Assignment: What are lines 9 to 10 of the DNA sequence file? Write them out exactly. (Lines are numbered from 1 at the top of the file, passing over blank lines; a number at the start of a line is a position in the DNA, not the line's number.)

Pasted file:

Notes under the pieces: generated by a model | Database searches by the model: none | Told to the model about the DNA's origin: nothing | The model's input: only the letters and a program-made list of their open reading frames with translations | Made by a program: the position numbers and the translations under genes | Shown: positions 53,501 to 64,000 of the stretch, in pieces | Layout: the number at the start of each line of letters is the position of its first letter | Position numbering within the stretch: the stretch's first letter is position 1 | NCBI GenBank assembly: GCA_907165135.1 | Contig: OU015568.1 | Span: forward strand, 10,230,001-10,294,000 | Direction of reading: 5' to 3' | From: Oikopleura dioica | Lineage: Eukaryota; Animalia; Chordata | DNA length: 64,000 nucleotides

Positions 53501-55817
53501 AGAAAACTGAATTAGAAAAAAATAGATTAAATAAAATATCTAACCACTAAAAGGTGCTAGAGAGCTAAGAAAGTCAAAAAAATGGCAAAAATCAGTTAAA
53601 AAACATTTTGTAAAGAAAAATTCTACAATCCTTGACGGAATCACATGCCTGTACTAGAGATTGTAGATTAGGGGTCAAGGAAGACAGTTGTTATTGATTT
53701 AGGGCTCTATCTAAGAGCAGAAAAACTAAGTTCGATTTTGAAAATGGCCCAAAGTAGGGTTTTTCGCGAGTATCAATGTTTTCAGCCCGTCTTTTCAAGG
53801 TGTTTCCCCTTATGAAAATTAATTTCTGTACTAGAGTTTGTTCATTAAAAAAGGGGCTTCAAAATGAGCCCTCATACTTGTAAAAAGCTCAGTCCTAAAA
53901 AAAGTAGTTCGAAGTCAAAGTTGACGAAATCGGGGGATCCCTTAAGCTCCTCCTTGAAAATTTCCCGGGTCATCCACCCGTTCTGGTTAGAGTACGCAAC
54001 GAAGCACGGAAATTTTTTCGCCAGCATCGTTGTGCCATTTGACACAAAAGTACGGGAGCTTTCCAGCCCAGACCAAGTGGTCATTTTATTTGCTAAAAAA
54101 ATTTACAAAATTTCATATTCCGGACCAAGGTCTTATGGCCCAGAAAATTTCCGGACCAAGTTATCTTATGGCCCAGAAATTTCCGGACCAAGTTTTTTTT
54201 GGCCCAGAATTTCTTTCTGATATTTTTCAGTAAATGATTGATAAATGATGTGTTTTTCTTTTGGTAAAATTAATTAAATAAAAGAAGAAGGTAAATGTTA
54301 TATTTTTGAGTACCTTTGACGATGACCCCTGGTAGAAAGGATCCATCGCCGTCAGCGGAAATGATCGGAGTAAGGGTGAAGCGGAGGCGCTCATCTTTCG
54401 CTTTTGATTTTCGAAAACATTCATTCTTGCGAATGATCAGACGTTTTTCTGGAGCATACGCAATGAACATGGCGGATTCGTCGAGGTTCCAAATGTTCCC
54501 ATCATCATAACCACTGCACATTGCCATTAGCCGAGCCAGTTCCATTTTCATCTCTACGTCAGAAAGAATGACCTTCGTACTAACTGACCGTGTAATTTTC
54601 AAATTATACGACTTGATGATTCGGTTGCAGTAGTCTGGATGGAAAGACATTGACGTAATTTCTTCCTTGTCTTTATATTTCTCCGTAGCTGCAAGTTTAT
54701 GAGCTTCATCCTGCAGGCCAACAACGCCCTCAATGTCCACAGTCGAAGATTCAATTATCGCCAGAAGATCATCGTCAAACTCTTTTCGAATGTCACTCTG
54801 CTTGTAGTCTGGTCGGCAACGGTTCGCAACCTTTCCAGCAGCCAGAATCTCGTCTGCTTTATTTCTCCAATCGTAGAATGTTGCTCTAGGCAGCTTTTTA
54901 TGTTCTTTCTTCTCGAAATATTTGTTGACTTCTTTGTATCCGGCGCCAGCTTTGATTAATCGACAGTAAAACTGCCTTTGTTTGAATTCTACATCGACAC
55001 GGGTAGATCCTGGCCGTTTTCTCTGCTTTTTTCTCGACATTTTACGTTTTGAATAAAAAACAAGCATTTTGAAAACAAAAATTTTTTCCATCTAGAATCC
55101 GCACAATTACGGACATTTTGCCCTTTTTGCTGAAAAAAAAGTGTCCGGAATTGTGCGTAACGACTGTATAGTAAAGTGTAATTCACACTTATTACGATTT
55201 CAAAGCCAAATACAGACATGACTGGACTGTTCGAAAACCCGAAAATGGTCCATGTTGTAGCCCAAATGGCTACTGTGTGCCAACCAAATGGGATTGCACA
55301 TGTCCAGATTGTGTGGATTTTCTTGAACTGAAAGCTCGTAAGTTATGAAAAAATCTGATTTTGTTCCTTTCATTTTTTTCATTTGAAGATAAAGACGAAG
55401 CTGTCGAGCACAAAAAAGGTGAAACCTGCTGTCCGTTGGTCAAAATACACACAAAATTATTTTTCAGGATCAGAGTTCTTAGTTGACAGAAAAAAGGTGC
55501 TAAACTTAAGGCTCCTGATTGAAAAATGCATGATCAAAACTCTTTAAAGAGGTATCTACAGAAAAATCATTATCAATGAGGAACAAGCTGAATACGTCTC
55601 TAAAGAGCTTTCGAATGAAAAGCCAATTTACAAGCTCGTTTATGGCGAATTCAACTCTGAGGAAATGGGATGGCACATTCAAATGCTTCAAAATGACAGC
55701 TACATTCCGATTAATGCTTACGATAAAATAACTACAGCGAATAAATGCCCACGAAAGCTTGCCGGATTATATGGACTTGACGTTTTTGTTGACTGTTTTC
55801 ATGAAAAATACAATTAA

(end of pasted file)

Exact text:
54101 ATTTACAAAATTTCATATTCCGGACCAAGGTCTTATGGCCCAGAAAATTTCCGGACCAAGTTATCTTATGGCCCAGAAATTTCCGGACCAAGTTTTTTTT
54201 GGCCCAGAATTTCTTTCTGATATTTTTCAGTAAATGATTGATAAATGATGTGTTTTTCTTTTGGTAAAATTAATTAAATAAAAGAAGAAGGTAAATGTTA